Carole Nash
Content Writer
Published: 22nd June 2017

The Nineties were a golden time if you loved 750cc sports bikes. Every Japanese manufacturer upped their game and churned out some of the most memorable bikes from the last few decades. The world superbike series would eventually turn its back on the three quarter of a litre bike , which would in turn lead to their demise from the showroom floor. Kawasaki had a fat 750cc range in the 1980s but this thinned out as they headed into the 1990s. In 1989 Kawasaki created the ZXR750H1, it looked stunning but behind its painted smile, it was heavier and slower than the duller looking GPX750 that it replaced. Kawasaki stuck with the ZXR750 tag and there were several model updates. These included the gorgeous ZXR750J that came with a power capped 100bhp engine and the ZXR750L, which eventually found those lost horses. By 1994 Kawasaki needed something fresh, and the ZX-7R was that answer.

What is a ZX-7R?

Arriving in 1994 the ZX-7R P1 model was bang on trend. It had a fairing inspired by those exotic Suzuka 8 hour race bikes and came in the traditional Kawasaki green livery or a stealthy black option. There was also a red version, but that was always the bridesmaid of the trio. The beauty of the bike was more than skin deep; the alloy spar frame was all new. Fat upside down forks clamped a 3.50×17 front wheel that came with massive 320mm brake discs. Hauling it all up were some Tokico six pot brake calipers. The rear end of the chassis was equally chunky; a fat six inch wide rear wheel was shod with a 190 section tyre. The ZX-7R was an instant favourite with both road and track riders. The engine was good for anywhere between 110 and 120 bhp, depending on the luck of the draw.

Kawasaki ZX 7R 99

UK models were full power but some imported bikes lacked poke. The mid 1990s was the height of the parallel import craze, with the list price for a UK bike being £8,795 in 1994. After a period of parallel wars, all manufacturers had to respond and lower their asking prices but, before then, many bikes were imported from mainland Europe and were sold new in the UK. When the kmh speedos and headlights were changed, most buyers never realised they were buying a bike that had been destined for a different country, sometimes with a 100bhp power cap. The ZX-7R stayed in the Kawasaki range until 2003 and lots of bikes remained unsold beyond then. This was mostly because they were no longer the cutting edge bike it had been 10 years earlier.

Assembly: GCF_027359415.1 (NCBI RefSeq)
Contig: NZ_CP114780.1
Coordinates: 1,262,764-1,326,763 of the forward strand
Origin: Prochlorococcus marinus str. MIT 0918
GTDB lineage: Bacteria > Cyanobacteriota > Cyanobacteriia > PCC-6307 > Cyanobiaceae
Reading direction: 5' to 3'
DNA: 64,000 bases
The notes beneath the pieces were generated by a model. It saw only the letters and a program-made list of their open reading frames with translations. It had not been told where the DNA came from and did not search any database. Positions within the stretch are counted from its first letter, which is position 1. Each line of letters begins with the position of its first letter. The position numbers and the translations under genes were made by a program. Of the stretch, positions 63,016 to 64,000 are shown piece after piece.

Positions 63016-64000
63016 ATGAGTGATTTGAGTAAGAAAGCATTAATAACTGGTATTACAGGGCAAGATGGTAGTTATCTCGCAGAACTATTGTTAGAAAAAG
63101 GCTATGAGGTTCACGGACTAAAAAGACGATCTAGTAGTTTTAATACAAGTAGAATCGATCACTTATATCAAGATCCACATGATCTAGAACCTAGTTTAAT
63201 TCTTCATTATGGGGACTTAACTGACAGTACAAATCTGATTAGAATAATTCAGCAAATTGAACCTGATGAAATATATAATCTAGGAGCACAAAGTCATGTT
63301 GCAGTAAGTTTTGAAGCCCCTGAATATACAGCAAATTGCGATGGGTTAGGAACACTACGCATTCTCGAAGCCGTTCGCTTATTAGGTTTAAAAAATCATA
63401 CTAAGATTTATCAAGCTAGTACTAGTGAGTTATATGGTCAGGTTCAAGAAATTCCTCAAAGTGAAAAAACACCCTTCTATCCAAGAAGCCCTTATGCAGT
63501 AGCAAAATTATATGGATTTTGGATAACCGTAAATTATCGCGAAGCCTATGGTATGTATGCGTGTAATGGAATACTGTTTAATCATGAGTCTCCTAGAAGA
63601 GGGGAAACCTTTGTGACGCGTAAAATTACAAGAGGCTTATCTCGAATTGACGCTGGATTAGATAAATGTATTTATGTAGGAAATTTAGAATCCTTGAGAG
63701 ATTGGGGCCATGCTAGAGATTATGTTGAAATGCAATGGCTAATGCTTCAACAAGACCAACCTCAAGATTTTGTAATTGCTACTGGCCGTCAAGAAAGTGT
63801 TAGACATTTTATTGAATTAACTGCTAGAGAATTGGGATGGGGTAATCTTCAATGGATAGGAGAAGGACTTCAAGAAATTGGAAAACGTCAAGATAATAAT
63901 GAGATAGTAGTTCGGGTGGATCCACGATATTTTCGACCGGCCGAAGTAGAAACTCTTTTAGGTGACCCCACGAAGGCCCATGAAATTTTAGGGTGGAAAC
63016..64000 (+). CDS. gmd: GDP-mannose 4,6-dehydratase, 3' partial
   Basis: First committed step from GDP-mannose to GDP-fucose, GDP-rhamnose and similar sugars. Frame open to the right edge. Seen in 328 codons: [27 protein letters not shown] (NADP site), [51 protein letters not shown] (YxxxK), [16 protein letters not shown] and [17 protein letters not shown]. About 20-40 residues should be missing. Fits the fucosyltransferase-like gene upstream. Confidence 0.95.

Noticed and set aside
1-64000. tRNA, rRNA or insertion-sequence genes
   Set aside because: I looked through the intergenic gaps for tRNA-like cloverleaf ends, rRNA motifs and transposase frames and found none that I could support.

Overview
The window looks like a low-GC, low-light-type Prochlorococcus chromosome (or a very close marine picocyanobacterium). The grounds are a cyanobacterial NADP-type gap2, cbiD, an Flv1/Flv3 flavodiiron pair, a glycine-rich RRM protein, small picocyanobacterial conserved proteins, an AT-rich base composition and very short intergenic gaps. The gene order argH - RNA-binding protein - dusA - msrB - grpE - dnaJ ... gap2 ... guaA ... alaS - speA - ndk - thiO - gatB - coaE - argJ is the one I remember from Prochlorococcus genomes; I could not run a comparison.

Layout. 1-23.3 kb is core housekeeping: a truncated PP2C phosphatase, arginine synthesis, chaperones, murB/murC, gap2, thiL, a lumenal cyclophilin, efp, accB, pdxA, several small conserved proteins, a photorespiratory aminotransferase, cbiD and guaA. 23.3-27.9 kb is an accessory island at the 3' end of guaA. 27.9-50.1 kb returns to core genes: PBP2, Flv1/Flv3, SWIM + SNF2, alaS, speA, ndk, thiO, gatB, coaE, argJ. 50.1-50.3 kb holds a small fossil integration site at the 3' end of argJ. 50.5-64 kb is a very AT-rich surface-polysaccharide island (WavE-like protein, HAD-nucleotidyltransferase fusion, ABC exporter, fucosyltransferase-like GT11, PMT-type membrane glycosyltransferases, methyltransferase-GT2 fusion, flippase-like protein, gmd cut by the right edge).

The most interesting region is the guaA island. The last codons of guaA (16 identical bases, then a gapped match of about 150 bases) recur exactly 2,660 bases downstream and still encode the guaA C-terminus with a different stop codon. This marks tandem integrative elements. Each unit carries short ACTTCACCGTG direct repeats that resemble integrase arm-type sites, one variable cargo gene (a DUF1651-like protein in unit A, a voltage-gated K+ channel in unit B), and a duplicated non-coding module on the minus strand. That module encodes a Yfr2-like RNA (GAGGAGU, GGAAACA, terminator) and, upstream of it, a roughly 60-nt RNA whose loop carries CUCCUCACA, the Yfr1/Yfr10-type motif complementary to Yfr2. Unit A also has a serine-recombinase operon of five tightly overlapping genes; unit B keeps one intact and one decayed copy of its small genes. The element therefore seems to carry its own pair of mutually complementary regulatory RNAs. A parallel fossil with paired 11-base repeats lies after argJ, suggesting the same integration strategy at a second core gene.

The amazing thing about the ZX-7R is it survived for a decade with no more than a few colour changes. The biggest change was to a black frame and swing arm on the P4 model in 1998.

What’s it like to ride?

Jump on board and you are greeted by a head down and butt up riding position, the pegs are quite high too. The equipment is pretty basic, the speedo is crammed with digits and other than a trip, there’s nothing fancy to see on the clock set. The fairing is low and wide and this theme is continued by the alloy frame that hugs the four cylinder water cooled engine. This pushes your legs out a fair way and it’s not the comfiest perch either. Pillions get a pretty bad deal with a mix of high pegs and high saddle. This is not really a bike for two up jollies though and once you’ve worked that out it makes more sense. The engine is a gem, it makes decent grunt low down for a 750 and it’s also a very reliable unit. Most issues with running come from poor maintenance and dodgy power upgrades. Any ZX-7Rs that are fitted with race exhausts will need the carbs setting to suit. The brakes aren’t that wonderful with Tokico six pots having a pretty poor reputation, they don’t wear well. That wide fairing means the mirrors are well placed for seeing where you’ve been. It’s still a capable bike, but you will need to keep it tip top condition.

What goes wrong?

There are no real nasty areas; it’s more a case of parts that are prone to wearing out. Fuel pumps are prone to packing up on high mileage bikes but it’s a quick and easy fix. Build quality isn’t the ZX-7Rs strongest point, exhausts rotted from day one. Likewise things like radiators also deteriorate with time which can lead to hot running issues. The engine is pretty solid.

We asked the trade.

We spoke to Vinny Styles from Wheels Motorcycles to find out what he looks for when a ZX-7R turns up in a deal. “We don’t see too many of these nowadays. People tend to hold on to them. They don’t crash too well. The frame might look chunky but those upside down forks are really strong, which means that any front end impact tends to be transferred to the headstock area which bends the frame, while forks will often remain straight. Build quality is the biggest issue; bikes used all year will never sparkle again. There’s very little paint on those wheels and they give the game away. Non standard parts detract from values, though any ZX-7R with a fresh exhaust is a good thing.”

What parts are in short supply? We called Chris at Grumpy 1260 to find out. “The brakes are the biggest issue for people who ride on a regular basis; many chuck the six pots away and fit four pots from the GSX-R750K models. Electrics are pretty sound, coils can cause the odd issue on high mileage bikes. Radiators corrode, if not caught early you could end up doing damage to your engine thanks to poor cooling. Bodywork is hard to find secondhand, as those big fairings don’t crash too well.”

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